Harvard study ‘What do CEO’s do all day?’ affirms that the ‘people bit’ matters a great deal.



Harvard Professors Michael Porter and Nitin Nohria have recently concluded a study that tracked how 27 CEOs spent their days.


The in-depth study found that a significant 25 percent of their total work time is spent on people and relationships, and that 61% of a CEO’s overall communication is face to face. Interestingly, only 3 percent of their work is spent on professional development.


And even CEOs have to put up with inefficient meetings it seems. Meetings make up a whopping 72 percent of their work, compared to 28 percent alone time. In fact, the study points out that ‘time’ is a CEO’s rarest resource.


The researchers concluded that “Face-to-face interaction is the best way for CEOs to exercise influence, learn what’s really going on, and delegate to move forward the multiple agendas that must be advanced. It also allows CEOs to best support and coach the people they work closely with”. 


Furthermore…


“How a CEO spends face-to-face time is viewed as a signal of what or who is important; people watch this more carefully than most CEOs recognize.”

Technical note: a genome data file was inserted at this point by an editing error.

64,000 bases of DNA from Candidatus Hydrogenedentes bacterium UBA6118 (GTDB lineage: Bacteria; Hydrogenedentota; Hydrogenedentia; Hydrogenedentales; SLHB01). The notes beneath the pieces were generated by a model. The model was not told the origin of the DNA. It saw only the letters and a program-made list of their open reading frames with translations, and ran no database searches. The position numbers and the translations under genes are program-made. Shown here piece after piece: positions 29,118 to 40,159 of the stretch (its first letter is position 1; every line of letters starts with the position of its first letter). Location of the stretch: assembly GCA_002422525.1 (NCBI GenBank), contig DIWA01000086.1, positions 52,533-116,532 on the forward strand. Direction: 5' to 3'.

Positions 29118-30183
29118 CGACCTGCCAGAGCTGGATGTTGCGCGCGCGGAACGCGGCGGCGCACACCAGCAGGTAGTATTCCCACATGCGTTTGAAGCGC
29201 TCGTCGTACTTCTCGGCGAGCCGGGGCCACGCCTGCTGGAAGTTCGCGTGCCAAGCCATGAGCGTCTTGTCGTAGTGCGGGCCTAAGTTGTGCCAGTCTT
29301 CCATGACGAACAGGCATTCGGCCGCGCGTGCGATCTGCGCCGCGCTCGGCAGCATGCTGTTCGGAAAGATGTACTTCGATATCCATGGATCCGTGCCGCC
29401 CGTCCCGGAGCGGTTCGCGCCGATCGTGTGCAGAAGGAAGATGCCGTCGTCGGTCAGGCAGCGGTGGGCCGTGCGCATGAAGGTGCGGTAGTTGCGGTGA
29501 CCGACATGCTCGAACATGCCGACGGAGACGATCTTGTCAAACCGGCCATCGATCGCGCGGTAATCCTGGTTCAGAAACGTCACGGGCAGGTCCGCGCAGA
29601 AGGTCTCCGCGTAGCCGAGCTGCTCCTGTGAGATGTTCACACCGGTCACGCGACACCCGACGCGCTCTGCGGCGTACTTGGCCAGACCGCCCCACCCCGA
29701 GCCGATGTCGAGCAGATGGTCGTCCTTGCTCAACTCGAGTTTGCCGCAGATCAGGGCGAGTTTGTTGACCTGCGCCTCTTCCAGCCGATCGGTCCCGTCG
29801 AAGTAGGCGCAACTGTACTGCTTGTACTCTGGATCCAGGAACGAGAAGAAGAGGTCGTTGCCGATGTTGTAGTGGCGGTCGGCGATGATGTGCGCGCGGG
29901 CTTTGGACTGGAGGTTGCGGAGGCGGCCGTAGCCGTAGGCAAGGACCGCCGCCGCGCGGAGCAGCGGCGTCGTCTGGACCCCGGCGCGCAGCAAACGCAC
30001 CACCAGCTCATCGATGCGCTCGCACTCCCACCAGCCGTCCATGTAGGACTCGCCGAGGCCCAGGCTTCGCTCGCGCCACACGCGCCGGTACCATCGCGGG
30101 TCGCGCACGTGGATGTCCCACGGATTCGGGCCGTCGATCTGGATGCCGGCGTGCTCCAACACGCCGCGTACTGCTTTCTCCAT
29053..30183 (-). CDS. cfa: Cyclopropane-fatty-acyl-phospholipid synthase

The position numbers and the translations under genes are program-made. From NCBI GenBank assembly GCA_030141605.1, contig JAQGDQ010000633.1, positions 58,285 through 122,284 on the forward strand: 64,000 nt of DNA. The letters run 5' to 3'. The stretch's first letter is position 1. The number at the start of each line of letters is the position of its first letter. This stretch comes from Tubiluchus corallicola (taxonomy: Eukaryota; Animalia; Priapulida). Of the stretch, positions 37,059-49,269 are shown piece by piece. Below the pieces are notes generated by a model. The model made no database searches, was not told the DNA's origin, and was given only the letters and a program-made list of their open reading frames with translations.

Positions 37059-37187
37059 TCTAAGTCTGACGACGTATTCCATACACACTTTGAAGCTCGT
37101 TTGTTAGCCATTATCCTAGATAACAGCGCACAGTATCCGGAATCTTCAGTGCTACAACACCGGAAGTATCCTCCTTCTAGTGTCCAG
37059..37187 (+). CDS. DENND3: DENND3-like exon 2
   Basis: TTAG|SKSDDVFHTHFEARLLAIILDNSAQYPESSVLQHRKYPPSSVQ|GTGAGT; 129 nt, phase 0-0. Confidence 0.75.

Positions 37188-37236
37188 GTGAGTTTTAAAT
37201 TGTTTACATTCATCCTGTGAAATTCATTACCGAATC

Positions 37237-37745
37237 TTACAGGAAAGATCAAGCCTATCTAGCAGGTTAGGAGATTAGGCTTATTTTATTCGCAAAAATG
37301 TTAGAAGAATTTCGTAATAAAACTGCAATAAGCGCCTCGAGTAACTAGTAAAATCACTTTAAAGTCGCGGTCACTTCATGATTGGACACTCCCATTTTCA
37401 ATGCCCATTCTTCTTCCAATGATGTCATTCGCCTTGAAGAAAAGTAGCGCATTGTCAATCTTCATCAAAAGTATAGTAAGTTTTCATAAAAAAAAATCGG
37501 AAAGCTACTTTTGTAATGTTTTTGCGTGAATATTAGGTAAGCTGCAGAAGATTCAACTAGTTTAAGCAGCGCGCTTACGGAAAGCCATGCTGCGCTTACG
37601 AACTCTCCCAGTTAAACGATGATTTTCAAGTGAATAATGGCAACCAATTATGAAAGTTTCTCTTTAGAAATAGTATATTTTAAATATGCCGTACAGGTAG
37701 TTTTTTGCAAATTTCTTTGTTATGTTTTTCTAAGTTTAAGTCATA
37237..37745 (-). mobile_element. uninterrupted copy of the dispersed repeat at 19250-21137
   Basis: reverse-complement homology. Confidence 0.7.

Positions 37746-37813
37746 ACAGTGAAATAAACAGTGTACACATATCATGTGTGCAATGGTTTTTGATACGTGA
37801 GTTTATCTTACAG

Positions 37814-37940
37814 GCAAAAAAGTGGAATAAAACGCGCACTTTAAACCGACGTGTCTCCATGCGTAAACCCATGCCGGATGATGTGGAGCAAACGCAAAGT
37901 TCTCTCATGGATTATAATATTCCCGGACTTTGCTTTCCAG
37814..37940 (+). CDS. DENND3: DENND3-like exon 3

Thus the quality of behavioural interactions between people is mission critical to optimizing the quality of time spent in meetings, developing working relationships and to long-term business strategy and survival.


How a CEO’s behaviour impacts upon others, and how in turn their behaviour can impact them, will often make or break the quality of important inter-personal communications, meetings and working relationships.


Understanding behavioural strength and weakness is key for any leader, and by extension all those who work with them in a leadership cohort. The behavioural chemistry of a leadership team directly impacts success or failure down the chain.


Un-managed behavioural clashes, imbalances and biases can have significant flow on effects to strategies, plans and projects.


We have used tools like the Belbin Model at C Suite level to enhance understanding and the quality of working relationships at all levels. It also better enables people to make optimal use of one-another’s strengths, and of their face time at work.


The beauty of a tool like Belbin is also that it is elegantly simple and fast to use with time poor people. It can achieve great impact and truly lasting results for teams from a disproportionately small investment in their time.


When leaders have a pragmatic and evidence-based review of their own strengths and weaknesses, and those of others, they are far better placed to make optimal use of time. And also to engage with and mentor the human resources around them.


This of course applies to all workplace teams as well, it’s just that the flow on effects of getting it wrong at the top can be more catastrophic long-term.